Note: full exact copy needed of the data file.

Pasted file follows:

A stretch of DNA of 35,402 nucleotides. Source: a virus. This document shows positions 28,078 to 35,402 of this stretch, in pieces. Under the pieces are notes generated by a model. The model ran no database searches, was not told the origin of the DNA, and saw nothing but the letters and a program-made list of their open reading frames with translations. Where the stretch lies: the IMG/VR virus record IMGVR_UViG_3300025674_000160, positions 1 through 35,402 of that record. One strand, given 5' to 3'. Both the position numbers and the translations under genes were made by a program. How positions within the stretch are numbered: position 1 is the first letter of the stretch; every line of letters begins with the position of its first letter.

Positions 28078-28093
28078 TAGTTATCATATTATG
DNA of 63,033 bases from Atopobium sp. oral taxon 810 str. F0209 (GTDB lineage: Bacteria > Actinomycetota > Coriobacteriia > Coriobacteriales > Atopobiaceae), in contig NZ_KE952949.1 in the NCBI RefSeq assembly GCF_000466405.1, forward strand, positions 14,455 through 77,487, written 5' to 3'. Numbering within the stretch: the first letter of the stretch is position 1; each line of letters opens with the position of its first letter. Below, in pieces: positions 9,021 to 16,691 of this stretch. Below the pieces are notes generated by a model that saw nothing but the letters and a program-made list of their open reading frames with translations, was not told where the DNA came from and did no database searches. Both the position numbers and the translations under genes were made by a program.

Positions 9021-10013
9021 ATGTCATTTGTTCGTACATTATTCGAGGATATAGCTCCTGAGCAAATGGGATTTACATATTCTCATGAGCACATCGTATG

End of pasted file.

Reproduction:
A stretch of DNA of 35,402 nucleotides. Source: a virus. This document shows positions 28,078 to 35,402 of this stretch, in pieces. Under the pieces are notes generated by a model. The model ran no database searches, was not told the origin of the DNA, and saw nothing but the letters and a program-made list of their open reading frames with translations. Where the stretch lies: the IMG/VR virus record IMGVR_UViG_3300025674_000160, positions 1 through 35,402 of that record. One strand, given 5' to 3'. Both the position numbers and the translations under genes were made by a program. How positions within the stretch are numbered: position 1 is the first letter of the stretch; every line of letters begins with the position of its first letter.

Positions 28078-28093
28078 TAGTTATCATATTATG
DNA of 63,033 bases from Atopobium sp. oral taxon 810 str. F0209 (GTDB lineage: Bacteria > Actinomycetota > Coriobacteriia > Coriobacteriales > Atopobiaceae), in contig NZ_KE952949.1 in the NCBI RefSeq assembly GCF_000466405.1, forward strand, positions 14,455 through 77,487, written 5' to 3'. Numbering within the stretch: the first letter of the stretch is position 1; each line of letters opens with the position of its first letter. Below, in pieces: positions 9,021 to 16,691 of this stretch. Below the pieces are notes generated by a model that saw nothing but the letters and a program-made list of their open reading frames with translations, was not told where the DNA came from and did no database searches. Both the position numbers and the translations under genes were made by a program.

Positions 9021-10013
9021 ATGTCATTTGTTCGTACATTATTCGAGGATATAGCTCCTGAGCAAATGGGATTTACATATTCTCATGAGCACATCGTATG